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Issues Of The Environment: Exploring The Management Of Michigan’s Deer Population

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White-tailed deer

Michigan's deer population has exploded in recent years, mostly to due to fewer hunters.  Yet, this population surge can lead to other problems for our ecosystem.  In this week's "Issues of the Environment," WEMU's David Fair talks to Randy Baker, who owns the nature tour program Naturalist Endeavors, about the best ways to manage the state's growing number of deer.


  • Hunting is on a steep decline in Michigan and has been since the late 1990’s.  The number of registered hunters in Washtenaw County has fallen by 20-30%. 
  • According to a demographic analysis conducted by Michigan Technological University, those remaining hunters are graying, with most in their late 40s to late 60s.  By 2035, projections are that the late-'90s rate will be cut by more than half.  Younger generations are generally disinterested in hunting for a number of reasons, and they are not replacing the baby boomers as they leave the woods.
  • Meanwhile, thewhite-tailed deer population has been steadily increasing, leading to concerns about overpopulation.  MDNRestimates put the Michigan deer population around 1.75 million for 2019.  Too many deer leads to outbreaks of Chronic Wasting Disease, Epizootic Hemorrhagic Disease (EHD), Eastern Equine Encephalitis (EEE) (of concern in 2019), and Bovine TB.  Many deer also starve to death during the winter when numbers are too high.  Coyotes, perhaps the only natural predator of deer in southeast Michigan, have made a comeback, but there numbers are not substantial enough to keep deer populations in check.
  • Too many deer also leads to overbrowsing, which numerous studies have shown to be a huge factor in the destruction of natural areas and loss of habitat for other species.  More deer also increases the prevalence of Lyme disease and other tick and mosquito-borne illnesses in humans.
  • In the past 40 years, the number of deer living in the northern Lower Peninsula and the Upper Peninsula has actually declined, as open and edge habitats preferred by deer grow into forests.  In southern Michigan, the population has exploded, increasing nearly 500%, from 200,000 to a million deer.  (Deer were historically abundant in Michigan, but no one knows for sure what the population numbers were before European settlers arrived.  By 1870, most of the deer in the south were gone from over hunting and habitat destruction.  Deer management began in 1895 with a license requirement and bag limit.  Deer populations rebounded quickly from 45,000 deer in 1914, to nearly 1.5 million by 1949.)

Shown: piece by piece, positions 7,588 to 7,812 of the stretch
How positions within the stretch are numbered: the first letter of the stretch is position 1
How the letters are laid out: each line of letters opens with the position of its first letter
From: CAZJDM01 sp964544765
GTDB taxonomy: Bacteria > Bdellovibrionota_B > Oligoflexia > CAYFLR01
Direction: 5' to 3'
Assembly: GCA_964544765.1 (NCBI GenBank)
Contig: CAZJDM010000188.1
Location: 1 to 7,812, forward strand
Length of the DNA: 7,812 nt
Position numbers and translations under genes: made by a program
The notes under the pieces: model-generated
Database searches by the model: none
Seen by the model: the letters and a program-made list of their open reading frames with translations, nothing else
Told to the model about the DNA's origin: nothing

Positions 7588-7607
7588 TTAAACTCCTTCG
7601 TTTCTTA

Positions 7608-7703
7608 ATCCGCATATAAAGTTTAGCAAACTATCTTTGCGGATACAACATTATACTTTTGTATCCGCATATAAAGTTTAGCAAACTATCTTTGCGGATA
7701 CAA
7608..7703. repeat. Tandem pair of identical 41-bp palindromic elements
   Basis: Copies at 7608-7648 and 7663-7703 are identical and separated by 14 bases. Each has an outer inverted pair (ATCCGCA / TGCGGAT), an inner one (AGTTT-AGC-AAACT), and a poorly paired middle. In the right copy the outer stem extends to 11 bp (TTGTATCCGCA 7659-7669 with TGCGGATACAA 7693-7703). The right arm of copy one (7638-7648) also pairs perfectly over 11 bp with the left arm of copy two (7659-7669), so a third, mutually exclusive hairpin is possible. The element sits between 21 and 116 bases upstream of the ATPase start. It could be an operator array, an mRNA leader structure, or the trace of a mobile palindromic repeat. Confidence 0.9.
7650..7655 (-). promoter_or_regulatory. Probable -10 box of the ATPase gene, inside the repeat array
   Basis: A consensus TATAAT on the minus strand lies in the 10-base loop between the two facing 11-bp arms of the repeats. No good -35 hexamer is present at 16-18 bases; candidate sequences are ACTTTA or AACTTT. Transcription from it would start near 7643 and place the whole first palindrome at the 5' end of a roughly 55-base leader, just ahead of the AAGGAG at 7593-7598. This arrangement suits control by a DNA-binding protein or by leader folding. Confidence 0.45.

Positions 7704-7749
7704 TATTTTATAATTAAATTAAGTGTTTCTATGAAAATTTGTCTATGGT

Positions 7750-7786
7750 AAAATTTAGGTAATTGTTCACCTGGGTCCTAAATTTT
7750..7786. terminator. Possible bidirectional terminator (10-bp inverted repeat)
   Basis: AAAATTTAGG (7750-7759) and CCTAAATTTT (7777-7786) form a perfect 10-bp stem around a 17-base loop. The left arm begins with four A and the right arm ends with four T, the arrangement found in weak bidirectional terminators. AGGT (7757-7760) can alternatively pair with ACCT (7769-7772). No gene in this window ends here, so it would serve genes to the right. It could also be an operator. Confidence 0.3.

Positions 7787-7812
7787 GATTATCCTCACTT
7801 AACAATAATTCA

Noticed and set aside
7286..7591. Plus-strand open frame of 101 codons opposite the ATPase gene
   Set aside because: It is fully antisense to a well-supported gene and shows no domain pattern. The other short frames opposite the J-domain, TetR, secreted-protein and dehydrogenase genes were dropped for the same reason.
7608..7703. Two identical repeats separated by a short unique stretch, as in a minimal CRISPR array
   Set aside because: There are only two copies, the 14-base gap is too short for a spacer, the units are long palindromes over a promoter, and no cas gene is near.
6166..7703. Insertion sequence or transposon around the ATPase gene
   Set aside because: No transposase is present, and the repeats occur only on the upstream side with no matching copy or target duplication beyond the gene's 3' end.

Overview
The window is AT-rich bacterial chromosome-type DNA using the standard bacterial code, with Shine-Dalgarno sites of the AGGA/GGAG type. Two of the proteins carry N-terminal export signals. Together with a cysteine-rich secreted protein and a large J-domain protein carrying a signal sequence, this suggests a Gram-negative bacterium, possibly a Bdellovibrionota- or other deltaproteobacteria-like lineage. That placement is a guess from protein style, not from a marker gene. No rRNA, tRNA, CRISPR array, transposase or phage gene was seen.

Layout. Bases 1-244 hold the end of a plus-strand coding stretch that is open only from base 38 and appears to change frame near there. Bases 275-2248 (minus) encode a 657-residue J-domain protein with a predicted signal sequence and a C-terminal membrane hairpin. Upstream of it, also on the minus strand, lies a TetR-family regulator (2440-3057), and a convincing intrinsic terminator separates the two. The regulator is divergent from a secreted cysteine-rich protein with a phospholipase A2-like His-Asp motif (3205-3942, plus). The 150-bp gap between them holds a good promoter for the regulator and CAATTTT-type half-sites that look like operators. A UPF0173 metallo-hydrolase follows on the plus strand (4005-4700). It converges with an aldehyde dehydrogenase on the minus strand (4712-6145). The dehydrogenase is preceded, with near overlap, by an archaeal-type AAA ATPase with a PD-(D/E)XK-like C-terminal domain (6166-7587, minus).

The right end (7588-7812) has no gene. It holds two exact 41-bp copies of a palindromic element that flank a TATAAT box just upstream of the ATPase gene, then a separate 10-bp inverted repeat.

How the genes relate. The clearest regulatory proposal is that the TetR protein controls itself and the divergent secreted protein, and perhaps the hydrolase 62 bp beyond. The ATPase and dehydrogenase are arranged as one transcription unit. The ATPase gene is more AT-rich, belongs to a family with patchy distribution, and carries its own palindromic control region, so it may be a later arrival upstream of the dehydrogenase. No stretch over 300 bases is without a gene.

• Loss of hunting revenue could have a devastating effect on conservation in Michigan.  According to the Detroit Free Press, “license fees and surcharges on hunting and fishing gear purchases fund most of the wildlife management and habitat preservation and restoration work done by the Michigan Department of Natural Resources.  And hunting contributes $2.3 billion annually to Michigan's economy and supports more than 34,000 jobs, according to the DNR.”
  • Randy Baker, Owner and Chief Naturalist for Naturalist Endeavors: Randy is a professional, university-trained biologist and naturalist.  In addition to 12 years of university training, he also has experience as a classroom teacher, an author of scientific articles, and as a professional wildlife guide.  Randy has been providing programs for schools and other organizations for over 20 years.
  • For more details on Naturalist Endeavors, check out its website.

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 David Fair is the WEMU News Director and host of Morning Edition on WEMU.  You can contact David at734.487.3363, on twitter @DavidFairWEMU, or email him at dfair@emich.edu

Contact David: dfair@emich.edu
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